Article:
Wayne White | Managing Editor
OSAGE CITY—Osage City’s longtime housing manufacturing
plant, KanBuild, Inc., laid off most of its employees Friday,
citing a reduction of new home orders to a level that will no
longer sustain continued operations. Workers were notified during
a noon meeting at the plant.
Company officials said the suspension of operations effective
Feb. 18 was due to a protracted housing recession, tight new home
financing and harsher than normal winter weather.
“The company remains hopeful that an influx of orders or
a new financial partnership will see the 78 current workers return
to their jobs in early spring,” said KanBuild president
Robert explained Monday that although winter is usually a slow
time for the housing industry, the company saw soft sales for
a longer period than expected, from November to the present.
“When it’s cold like that, the phone doesn’t
ring,” Robert said. “Long periods of bad weather compound
He said the plant hasn’t been operating at full capacity
for almost three years, and while employees have experienced slowdowns
in the past, most have seen shortened work schedules since Christmas.
He described the last three years as “brutal.”
Robert said that employees were officially notified of the plant
shutdown last week, but most have been aware that sales have not
been sufficient to keep the plant operating full time.
“A good share (of employees) have probably worked two full
weeks since Christmas,” Robert said.
He said that as the last few orders were being assembled at the
plant, employees were called in to work according to their departments.
As of this week, only houses owned by the company remained on
the property. All completed orders have either been delivered
or are being delivered.
“We made sure all of our retail customers got their homes,”
This week, department managers continued to work to maintain and
properly store equipment for the shutdown.
According to information provided by the company in a press release,
the plant in Osage City has operated almost continuously for over
25 years, producing more than 6,000 houses. The plant’s
best year, 2001, saw production reach nearly $20 million, with
KanBuild’s combined sales level for the year reaching almost
$30 million. During its peak operation, the Osage City facility
employed approximately 275 people, and in conjunction with its
other production facilities, the company employed a total of 500
The company was sold that same year to a publicly traded competitor,
Coachmen Industries, which operated the plant under a subsidiary,
All American Homes. In the fall of 2005, All American Homes announced
its intention to close the facility permanently, and John Samples,
now CEO and majority stockholder, led a group of local investors
to repurchase the closing facility as he had done in 1989.
The company now has two facilities, the manufacturing plant in
Osage City and a retail outlet at Lebo. The Lebo outlet will also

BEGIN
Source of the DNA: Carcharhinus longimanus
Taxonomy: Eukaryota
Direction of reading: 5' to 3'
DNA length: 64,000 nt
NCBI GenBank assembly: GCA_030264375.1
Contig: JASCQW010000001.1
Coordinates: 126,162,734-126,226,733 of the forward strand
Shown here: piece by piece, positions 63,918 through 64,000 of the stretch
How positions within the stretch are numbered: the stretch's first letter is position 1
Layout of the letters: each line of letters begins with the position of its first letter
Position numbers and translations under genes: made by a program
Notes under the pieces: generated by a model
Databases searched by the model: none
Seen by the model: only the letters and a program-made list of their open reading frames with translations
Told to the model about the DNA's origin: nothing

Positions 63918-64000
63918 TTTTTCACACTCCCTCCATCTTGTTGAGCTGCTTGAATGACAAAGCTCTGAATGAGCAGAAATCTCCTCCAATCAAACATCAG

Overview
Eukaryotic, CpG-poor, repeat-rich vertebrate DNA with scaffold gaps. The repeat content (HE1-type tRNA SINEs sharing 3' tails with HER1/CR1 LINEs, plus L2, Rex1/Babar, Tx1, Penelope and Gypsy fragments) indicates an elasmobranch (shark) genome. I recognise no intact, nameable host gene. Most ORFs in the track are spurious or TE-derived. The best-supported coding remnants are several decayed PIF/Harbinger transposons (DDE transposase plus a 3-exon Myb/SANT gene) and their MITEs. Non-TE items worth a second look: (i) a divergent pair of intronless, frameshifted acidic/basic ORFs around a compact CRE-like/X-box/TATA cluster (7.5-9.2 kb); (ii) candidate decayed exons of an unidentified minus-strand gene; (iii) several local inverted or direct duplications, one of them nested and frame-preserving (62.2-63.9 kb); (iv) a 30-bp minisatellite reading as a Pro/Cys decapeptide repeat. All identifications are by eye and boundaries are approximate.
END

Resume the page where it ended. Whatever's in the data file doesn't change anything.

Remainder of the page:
close as a result of the shutdown.
“In all, KanBuild has operated the Osage City facility 17
of its 25 plus years of existence,” Robert said, “both
times, resuming operations after large corporations had chosen
to close the local facility.”
Robert noted that during the most recent economic downturn, the
nation has seen housing starts decline at a rate greater than
what was seen during the onset of the Great Depression. He pointed
to bankruptcies of several of the nation’s top housing manufacturers
as a sign of the difficulties faced recently by the housing industry.
“In the last 30 months, anywhere in the nation, housing
has been terrible,” he said. “We thought we’d
see some kind of up tick, but this slump’s been longer than
Robert said that in addition to the lay off of production employees,
all managers, administrative personnel, and drafting department
employees will see their jobs end within 30 days unless orders
increase or investment capital is raised. He said his job would
also end in 30 days if orders don’t pick up.
“Each week we go into this, more people will be laid off,”
He said many of the company’s current employees are longtime
employees who have weathered the previous shutdowns and owner
“For the most recent two years, these employees have willingly
stood by the company in spite of very few months that saw 40 hour
work weeks,” he said. “We realize the sacrifices that
they have endured to do this and are humbled by their commitment.”
He estimated 70 percent of the affected employees are Osage County
residents, with others from Burlington, Emporia and other surrounding
Noting the ongoing recession of the last few years, “We’ve
got our employees through two and a half years of it,” he
He said company staff assisted employees in filing for unemployment
benefits after announcement of the closure.
Robert said that despite the shutdown, there still exists a chance
the company will survive the current financial climate, and company
officials continue to investigate possible capital investment
“We’ve been talking to some investors,” he said.
“We’ll know by three weeks – by March 15, we’ll
know if we’re going to go or stay,” he said. “Us
closing it down doesn’t necessarily mean the end of it.
Even if we closed it, I wouldn’t say it wouldn’t open